China has reportedly imported more than 30 wild caught elephant calves
from Zimbabwe in a controversial if not cynical move which took place on the very
day China banned the sale of ivory.
elephants recently captured in Hwange National Park in Zimbabwe have been airfreighted
abroad, according to Zimbabwean government sources official who has asked to
remain anonymous for fear of reprisal. The shipment was confirmed by the
Zimbabwean Conservation Task Force.
elephants are very young, between the ages of 3 and 6. Two of them are
particularly fragile: One female calf is struggling to stand and has open sores on
her body; she has been weak since she was captured. Another elephant, noticeably
small, “is quiet and reserved. When approached by other elephants, she moves
away. She is suffering from trauma and is possibly being bullied,” the official
The elephants were captured from Hwange on August 8 and
footage of the operation was secreted to reporters. The Guardian published the explosive video
showed captors repeatedly kicking a five-year old female elephant in the head.
Ethiopian Airlines shipped the animals on Friday, according
to photos sent to reporters from Zimbabwe. The animals are presumably in or on
their way to China: Zimbabwe has sent at least three known shipments of wild
caught elephants to China since 2012. Last year, one of the elephants died
According to Chunmei Hu, an advocate at the Freedom for the
Animal Actors organization, two zoos -- Chongqing Safari Park and Daqingshan
Safari Park -- are awaiting elephants, based on Chinese media reports.
International trade in live elephants is legal, however it is
increasingly being debated at the highest level.
At a recent CITES meeting in Geneva,
representatives from the African Elephant Coalition – a group of 29 African
nations that represents 70 percent of the elephants’ range – raised serious
concerns at the trade. Ali Abagana, speaking for the delegation
of Niger, told the conference that their country is “concerned about the plight
of African elephants, including juvenile animals, captured and sent to captive
facilities outside of the species’ range.”
The CITES Secretariat consequently tasked a working group of nations and NGOs to debate the
parameters of the live trade in elephants, which exists against a backdrop of
poaching that has seen a third of Africa’s elephants wiped out in the past
decade. The working group is being chaired
by the United States and includes among others: Ethiopia, Kenya, China, the hunting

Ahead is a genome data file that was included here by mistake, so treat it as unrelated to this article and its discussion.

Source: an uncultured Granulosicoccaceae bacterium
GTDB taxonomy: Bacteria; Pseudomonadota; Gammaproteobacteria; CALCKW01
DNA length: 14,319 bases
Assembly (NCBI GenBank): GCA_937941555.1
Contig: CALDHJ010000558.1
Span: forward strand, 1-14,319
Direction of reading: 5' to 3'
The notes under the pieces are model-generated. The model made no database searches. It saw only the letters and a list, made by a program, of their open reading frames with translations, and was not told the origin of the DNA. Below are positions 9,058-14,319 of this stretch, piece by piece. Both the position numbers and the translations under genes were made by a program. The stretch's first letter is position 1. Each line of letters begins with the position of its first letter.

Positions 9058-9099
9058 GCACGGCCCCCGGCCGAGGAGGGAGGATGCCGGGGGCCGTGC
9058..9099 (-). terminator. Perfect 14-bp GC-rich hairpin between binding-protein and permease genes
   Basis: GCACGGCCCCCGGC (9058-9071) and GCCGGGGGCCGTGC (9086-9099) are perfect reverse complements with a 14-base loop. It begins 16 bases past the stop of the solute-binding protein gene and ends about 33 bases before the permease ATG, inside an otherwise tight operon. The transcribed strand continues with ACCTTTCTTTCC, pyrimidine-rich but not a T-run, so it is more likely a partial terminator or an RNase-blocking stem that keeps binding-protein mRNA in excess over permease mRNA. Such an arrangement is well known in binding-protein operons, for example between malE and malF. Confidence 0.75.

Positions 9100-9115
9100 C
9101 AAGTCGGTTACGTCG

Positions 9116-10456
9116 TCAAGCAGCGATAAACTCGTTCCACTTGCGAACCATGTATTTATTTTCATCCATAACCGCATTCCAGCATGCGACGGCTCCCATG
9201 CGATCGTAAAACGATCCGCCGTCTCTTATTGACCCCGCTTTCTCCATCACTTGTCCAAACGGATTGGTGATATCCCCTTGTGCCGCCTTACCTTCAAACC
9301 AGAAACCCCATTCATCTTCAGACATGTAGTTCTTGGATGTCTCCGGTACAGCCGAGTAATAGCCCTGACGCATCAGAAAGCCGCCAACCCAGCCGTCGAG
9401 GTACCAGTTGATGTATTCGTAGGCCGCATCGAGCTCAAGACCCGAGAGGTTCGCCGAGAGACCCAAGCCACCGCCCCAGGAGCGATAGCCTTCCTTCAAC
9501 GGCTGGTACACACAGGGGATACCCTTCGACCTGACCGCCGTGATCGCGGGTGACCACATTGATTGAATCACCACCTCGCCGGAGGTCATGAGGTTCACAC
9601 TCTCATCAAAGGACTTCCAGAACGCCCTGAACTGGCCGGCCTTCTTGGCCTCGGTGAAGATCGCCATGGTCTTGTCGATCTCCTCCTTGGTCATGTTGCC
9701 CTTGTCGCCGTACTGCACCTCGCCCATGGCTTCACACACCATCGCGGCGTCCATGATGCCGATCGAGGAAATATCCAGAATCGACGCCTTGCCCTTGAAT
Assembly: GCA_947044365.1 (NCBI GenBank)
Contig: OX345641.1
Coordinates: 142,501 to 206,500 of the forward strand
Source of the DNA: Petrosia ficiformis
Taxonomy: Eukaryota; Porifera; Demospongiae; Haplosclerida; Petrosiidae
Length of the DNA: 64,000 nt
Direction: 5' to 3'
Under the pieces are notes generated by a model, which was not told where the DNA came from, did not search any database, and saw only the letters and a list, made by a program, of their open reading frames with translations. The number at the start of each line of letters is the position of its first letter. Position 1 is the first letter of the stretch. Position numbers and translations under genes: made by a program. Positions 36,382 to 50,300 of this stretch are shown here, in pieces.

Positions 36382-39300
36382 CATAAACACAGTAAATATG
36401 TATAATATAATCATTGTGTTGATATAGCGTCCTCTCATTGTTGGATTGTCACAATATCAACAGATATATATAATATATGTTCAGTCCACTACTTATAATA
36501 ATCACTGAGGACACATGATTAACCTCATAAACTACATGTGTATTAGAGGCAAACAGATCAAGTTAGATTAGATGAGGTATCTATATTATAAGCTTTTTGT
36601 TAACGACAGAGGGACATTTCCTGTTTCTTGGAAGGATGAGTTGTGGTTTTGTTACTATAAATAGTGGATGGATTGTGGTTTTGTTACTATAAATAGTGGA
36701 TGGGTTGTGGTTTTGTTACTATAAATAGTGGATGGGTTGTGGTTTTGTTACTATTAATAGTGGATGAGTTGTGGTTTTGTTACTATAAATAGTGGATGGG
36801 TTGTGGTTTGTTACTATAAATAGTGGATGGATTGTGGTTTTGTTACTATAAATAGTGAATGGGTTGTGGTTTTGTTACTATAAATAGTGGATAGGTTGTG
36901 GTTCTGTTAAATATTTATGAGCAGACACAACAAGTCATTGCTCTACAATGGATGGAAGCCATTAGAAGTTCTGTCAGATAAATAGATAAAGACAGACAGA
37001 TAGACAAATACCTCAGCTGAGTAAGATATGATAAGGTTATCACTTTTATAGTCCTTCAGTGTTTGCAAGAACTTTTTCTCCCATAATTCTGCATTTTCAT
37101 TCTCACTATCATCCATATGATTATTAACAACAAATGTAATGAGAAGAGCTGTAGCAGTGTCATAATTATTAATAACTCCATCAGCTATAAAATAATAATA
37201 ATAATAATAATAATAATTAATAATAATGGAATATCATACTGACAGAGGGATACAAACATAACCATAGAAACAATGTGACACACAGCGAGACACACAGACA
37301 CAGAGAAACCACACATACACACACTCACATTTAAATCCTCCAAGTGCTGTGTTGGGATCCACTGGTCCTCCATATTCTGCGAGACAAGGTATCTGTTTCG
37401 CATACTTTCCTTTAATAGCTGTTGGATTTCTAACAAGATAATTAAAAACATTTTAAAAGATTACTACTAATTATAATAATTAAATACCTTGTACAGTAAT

lobby group, Safari Club International (SCI), animal welfare organizations
including Humane Society International (HSI), World Association of Zoos and
Aquariums (WAZA) and American Association of Zoos and Aquariums (AZA). .
While the working group deliberates more concerns been raised
about the ethics of capturing wild animals for permanent captivity.
Peter Stroud, the former curator of the Melbourne Zoo from
1998-2003 who was involved in sourcing elephants from Thailand, calls moving
wild caught animals to zoos is “unconscionable.”
“There is now abundant evidence that elephants do not and
cannot thrive in zoos,” Stroud says. “Young elephants will never develop
naturally as socially and ecologically functioning beings in zoos. They
will face a very long and very slow process of mental and physiological
breakdown resulting inevitably in chronic physical and mental abnormality,
disease and premature death.”
The capture of wild elephants for permanent captivity is
illegal in South Africa.
Ed Lanca, Chairman
of the Zimbabwean NSPCA, echoes Stroud’s views: “There is no
sound basis for the removal of wild caught baby elephants to facilities that
are ill equipped nor prepared to provide adequate long-term care for these
animals. At all times, the welfare of these animals must remain paramount said
Lanca argues that Chinese tourists should instead be encouraged to
visit Zimbabwe and “experience these majestic animals in their natural
environment. Zimbabwean animals belong to the
nation and must be protected. Wildlife
remains our heritage.”
Zimbabwean Conservation Task Force documented the transport on its Facebook page, along with photos of the trucks and crates the elephants were
shipped in. At the end of its post, ZCTF wrote, “We would like to thank everyone who tried to assist in
stopping this terrible event from taking place but unfortunately, we have
failed yet again.”
CITES officials in Zimbabwe were asked to comment on the export. At the
time of this writing, there was no response.
(Source: Conservation Action Trust)
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